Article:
What are the things keeping senior finance managers and executives awake at night? The COVID-19 pandemic and resulting lockdown have put many finance departments under even greater pressure than before. Mark Vivian, CEO at Claremont, describes to Finance Monthly how the growing demand for financial services can be met using cloud technology.

Organisations are under pressure to grow revenues and cut costs. Businesses need to be more agile than ever before in order to survive and thrive in today’s economy. There’s also the latest finance regulation (e.g. IFRS16) that needs to be adhered to, or legislative changes that need to be made (e.g. HMRC’s Furlough Scheme).

It’s important that the day-to-day running of the finance department can keep going too: invoices continue to be raised, and cash collected. Supplier invoices processed and paid. Employees paid correctly and on time.

Choosing the Right Finance System

When choosing the right finance system, there are number of important considerations businesses need to take into account. This will be largely centred around functionality and whether businesses can find a finance system that is part of a wider set of integrated business applications, such as HR, Payroll, and CRM. Oracle’s E-Business Suite is a great example of this.

As part of their functionality consideration, businesses will also need to consider their specific use cases. For example, is the requirement to have a finance system capable of supporting global organisations working in multiple territories, with multi-currencies and multi-languages, and also local country legislation?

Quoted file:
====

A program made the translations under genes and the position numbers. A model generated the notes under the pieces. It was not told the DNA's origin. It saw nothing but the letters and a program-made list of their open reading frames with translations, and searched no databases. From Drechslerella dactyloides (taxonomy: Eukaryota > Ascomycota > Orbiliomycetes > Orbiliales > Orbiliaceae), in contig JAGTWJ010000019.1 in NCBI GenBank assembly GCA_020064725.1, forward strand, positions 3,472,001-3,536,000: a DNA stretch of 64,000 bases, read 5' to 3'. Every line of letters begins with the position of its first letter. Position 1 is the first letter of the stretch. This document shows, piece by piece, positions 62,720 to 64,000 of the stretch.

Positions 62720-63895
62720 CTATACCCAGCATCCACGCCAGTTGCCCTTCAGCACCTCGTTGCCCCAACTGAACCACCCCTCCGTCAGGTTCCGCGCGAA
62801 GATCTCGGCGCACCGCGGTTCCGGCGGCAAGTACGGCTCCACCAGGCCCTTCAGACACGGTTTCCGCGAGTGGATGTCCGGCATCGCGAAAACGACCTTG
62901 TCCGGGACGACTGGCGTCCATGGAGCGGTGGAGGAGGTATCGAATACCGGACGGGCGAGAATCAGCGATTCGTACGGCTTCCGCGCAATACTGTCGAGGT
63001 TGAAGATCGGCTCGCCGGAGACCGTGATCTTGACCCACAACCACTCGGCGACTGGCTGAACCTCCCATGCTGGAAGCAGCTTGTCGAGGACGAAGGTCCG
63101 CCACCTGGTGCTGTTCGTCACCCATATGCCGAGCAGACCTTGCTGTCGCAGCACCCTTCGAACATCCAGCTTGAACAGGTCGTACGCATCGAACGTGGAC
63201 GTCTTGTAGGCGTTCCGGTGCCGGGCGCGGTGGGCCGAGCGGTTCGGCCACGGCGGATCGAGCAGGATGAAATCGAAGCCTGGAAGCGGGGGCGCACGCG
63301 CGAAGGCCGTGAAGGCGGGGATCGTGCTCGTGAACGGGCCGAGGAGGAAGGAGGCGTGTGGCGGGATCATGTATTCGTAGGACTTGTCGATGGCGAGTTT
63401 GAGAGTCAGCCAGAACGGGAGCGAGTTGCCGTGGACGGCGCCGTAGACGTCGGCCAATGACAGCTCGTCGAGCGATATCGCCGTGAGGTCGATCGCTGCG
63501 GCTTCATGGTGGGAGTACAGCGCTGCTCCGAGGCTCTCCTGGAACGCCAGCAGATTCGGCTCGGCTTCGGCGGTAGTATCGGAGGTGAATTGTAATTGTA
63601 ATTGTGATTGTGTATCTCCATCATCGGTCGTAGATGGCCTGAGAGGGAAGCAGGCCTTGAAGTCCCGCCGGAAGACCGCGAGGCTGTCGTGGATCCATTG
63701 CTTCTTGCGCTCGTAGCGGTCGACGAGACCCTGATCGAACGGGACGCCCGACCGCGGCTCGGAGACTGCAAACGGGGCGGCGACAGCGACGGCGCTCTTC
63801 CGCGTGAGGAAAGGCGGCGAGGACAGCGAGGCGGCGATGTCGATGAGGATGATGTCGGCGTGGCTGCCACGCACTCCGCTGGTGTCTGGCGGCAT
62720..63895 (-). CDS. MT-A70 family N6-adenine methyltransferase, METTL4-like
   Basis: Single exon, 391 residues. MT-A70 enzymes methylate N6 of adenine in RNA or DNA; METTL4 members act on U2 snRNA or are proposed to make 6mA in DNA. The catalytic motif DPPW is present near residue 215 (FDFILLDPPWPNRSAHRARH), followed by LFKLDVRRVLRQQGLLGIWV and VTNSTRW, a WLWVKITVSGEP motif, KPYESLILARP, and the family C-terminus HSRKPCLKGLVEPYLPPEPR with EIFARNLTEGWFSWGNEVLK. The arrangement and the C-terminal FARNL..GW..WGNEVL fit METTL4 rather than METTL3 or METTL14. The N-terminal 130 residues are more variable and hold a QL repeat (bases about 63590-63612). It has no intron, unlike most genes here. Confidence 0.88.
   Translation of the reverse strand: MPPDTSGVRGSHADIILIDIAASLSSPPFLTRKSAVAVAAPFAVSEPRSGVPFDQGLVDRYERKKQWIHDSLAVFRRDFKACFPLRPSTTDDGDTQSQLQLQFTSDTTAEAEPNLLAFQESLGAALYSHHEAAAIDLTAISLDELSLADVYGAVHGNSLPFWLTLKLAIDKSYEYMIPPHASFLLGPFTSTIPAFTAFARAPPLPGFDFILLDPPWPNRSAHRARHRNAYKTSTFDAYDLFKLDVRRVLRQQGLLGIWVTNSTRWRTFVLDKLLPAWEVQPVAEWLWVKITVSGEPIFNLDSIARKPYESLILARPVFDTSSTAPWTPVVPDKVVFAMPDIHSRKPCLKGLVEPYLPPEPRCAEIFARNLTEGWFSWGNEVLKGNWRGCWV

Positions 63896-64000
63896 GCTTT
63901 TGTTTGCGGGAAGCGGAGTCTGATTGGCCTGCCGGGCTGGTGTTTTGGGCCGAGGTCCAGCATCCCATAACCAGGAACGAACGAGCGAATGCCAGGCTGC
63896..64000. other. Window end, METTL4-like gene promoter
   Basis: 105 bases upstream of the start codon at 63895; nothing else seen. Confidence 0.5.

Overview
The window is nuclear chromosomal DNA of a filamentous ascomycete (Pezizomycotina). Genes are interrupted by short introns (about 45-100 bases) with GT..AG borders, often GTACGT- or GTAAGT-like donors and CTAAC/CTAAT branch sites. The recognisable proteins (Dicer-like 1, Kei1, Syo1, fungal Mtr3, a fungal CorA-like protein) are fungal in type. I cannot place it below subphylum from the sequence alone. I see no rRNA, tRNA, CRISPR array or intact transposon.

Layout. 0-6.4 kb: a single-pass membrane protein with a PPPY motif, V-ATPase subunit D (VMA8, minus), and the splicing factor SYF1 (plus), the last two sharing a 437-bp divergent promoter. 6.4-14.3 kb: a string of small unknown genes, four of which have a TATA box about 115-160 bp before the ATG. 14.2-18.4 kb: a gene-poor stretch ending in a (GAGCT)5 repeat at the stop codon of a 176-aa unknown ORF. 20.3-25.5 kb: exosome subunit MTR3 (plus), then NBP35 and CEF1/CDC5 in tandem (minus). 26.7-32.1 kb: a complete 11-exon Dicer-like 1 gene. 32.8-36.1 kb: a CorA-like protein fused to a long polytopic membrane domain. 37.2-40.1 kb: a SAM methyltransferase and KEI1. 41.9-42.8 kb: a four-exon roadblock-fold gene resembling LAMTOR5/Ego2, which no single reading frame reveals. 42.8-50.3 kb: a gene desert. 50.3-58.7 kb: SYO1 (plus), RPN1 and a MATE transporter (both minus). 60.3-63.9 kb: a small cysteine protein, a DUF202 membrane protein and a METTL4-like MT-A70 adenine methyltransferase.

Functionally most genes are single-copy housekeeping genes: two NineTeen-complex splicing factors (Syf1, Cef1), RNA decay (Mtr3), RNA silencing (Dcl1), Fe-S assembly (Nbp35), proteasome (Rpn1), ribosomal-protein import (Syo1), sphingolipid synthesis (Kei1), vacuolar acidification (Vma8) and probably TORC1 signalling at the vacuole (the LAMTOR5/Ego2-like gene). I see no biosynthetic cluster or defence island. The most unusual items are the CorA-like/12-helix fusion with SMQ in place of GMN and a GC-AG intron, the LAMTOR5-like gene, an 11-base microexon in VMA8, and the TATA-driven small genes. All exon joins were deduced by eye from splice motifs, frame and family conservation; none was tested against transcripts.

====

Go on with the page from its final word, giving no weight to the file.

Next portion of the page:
Organisations also need to consider whether they are happy to adopt largely standard “best practice” business processes, which usually necessitates business change, or whether to use customisation to the standard product so that it reflects the way your business works.


Ground to Cloud

Lots of organisations that we work with have a “Cloud First” strategy, and have “Ground to Cloud” initiatives, moving their key business systems from their own data centres into the cloud. “Cloud” is a ubiquitous term, but it has a number of different meanings. When we are considering choosing the best finance system, there are typically two main choices:  cloud-based applications and infrastructure cloud.

Choosing a suite of cloud-based financial applications offers businesses the benefit of streamlining their IT environment and business processes; procured as SaaS, typically over a 3-year duration.

Choosing infrastructure cloud on the other hand allows you to move your on-premise applications from physical hardware to a cloud platform, replacing the typical arrangement of leasing hardware with the rental of infrastructure cloud. It has lots of benefits, not least the fact that under the old model, IT departments had to predict future business activity for the next 5 years and size up and purchase hardware for the next 5 years on that basis.